De’Bronski generally looks like he came straight from a shift at Chase Bank, but we see him come out of his shell a little mid-episode when he finally introduces his fiancé James (who does drag!) to his family. When he tells his cousins he’s going to do drag, one says, “Racin’?” After De’Bronski explains it involves wigs and heels, that same cousin hands his cigarette to another cousin and races inside. We’re all left wondering what the hell is happening, but then the cousin comes tearing out with a gift-wrapped bottle of Champagne, which he hands to De’Bronski, saying, “Do what you have to do, because no matter what the fuck you have going on, cuz, we’ve been your family, we’re still going to be your family, we’re still here, and we’re not going nowhere.” (Cue intense viewer sobbing.)
The cousins also embrace James, which is heartwarming. The whole exchange seems to make De’Bronski crack open just a bit as he starts telling his family that they have no idea the things he went through as a child before beginning to sob and taking off to hide in the house, saying, “I don’t want to do this. I can’t.” Yet another cousin tracks him down and we hear her tell De’Bronski, “This is making you strong. You have to tell it to make you better.” (Second round of audience sobbing commences.)
On to the show, which is held in one of the bigger capacity rooms I’ve seen on We’re Here. The whole thing opens with Shangela doing a sort of Egyptian-themed version of “Break My Soul,” which, knowing Shangie’s love for Beyoncé, feels correct. Also, shout-out to Shangela’s steadfast commitment to a fringed dance costume and a thigh-high boot. She must have hundreds of both, and to loosely quote RuPaul, why reinvent the wheel? If it works, it works.
The story line of Chris’s performance is a little muddled, though I like how they integrate Iggy Azalea’s “Work,” a low-rider bike, stripper vibes, and the way Chris dedicated the performance to his and Eureka’s late mothers.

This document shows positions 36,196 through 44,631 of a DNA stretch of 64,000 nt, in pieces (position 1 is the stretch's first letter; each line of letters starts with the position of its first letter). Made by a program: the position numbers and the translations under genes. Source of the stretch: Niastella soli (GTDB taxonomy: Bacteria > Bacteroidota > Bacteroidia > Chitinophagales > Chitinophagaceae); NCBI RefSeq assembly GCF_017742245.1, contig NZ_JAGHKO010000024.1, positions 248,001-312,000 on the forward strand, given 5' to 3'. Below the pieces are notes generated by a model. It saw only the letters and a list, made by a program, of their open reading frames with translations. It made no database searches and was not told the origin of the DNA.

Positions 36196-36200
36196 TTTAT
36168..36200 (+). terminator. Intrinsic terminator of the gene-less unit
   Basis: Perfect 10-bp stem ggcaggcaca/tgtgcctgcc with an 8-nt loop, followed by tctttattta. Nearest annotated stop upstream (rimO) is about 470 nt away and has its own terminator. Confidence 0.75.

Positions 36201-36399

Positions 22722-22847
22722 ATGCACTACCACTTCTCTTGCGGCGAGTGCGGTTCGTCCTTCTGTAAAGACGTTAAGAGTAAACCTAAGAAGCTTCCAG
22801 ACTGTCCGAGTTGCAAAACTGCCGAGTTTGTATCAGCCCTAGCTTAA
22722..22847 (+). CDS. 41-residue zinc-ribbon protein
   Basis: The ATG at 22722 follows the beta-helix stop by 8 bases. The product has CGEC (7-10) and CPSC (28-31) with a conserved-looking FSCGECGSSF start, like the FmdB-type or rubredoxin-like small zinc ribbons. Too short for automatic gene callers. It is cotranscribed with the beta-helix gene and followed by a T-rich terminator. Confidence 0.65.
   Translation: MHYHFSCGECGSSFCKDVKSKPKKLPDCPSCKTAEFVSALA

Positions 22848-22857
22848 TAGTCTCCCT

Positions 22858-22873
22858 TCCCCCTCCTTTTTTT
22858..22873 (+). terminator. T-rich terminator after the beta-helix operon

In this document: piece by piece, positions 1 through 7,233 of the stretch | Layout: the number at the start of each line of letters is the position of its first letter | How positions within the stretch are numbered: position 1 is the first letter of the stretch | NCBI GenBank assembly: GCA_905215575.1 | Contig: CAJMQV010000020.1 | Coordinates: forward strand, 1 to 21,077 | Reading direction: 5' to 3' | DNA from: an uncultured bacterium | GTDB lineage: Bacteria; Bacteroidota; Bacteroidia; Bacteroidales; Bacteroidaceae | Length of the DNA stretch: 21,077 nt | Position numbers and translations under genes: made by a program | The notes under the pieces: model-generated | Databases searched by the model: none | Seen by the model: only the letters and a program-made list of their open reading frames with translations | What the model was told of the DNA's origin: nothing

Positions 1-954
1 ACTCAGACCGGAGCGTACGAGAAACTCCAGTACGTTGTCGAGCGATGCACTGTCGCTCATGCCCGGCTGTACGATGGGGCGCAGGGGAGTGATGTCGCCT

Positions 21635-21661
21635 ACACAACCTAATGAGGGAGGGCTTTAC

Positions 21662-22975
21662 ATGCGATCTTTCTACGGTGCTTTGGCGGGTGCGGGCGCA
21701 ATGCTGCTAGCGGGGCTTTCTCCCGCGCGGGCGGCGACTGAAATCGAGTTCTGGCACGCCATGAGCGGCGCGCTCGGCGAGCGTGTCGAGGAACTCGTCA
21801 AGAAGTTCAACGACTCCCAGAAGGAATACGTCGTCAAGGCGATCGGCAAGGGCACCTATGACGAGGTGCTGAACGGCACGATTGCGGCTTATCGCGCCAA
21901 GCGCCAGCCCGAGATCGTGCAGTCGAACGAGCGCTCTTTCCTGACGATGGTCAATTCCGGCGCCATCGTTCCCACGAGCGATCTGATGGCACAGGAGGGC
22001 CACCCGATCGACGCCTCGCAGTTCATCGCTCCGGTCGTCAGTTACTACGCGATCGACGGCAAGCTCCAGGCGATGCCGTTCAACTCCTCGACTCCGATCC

Mark takes on Lizzo’s “2 Be Loved (I Am Ready),” albeit with a little opera to open the number. Again, the story line is a touch confusing because it somehow involves a Grease-style pajama party and a robe going off and on. Still, Miss Athena Ferrero Rocher Wadley is a beautiful queen, a great performer, and is fully committed to her whole thing. She jumps into a goddamn split, for crying out loud.
Finally, De’Bronski. Bob isn’t even involved in his number, choosing instead to sit in the audience wearing his Nina Simone homage look from season two. De’Bronski is doing a solo park and bark version of “And I Am Telling You I Am Not Going,” which he delivers with such power that the lip sync has been physically ripped from his body. His fiancé is crying. His cousins are crying. I’m crying. He sells the shit out of the track, and when his gown becomes a backdrop for the whole stage, the entire room loses it. His “You’re gonna love me” run is so good you could honestly believe he was actually singing it. Honestly, has De’Bronski thought about becoming an actor? Because what he summons up onstage is incredibly powerful and real. Bob quips, “That’s how you shut down a motherfuckin’ show.” De’Bronski tells the crowd, “I’ve allowed others to make me invisible, and I wouldn’t be invisible anymore. I’m my own person, and I won’t let society put me in a box.”
Backstage, Bob seems genuinely moved by his protege’s outpouring of emotion, telling De’Bronski. In an interview later, De’Bronski says he feels almost like a “free bird” who’s “gotten my voice back.” That’s the kind of transformative journey you want on a reality-TV show and one that anyone with half a heart would wish for De’Bronski. I hope he’s doing well now, but if what we saw in this episode is any indication, I know he is.
• This week’s opening queen look is a tribute to Elvis, and I was really living for the “Jailhouse Rock” look Eureka was delivering. She had tiny handcuff jewels stuck to her face, for crying out loud!
• “Put your purse down to establish dominance.”
• I’m not going to give air to Bob’s run-in with that Westfield Baptist–like asshole. He was there because he knew the show would be there, and like Bob said, “If they really wanted to talk, I would talk to them, but they don’t want to talk. They just want to insult people, and I’m going to get ice cream.”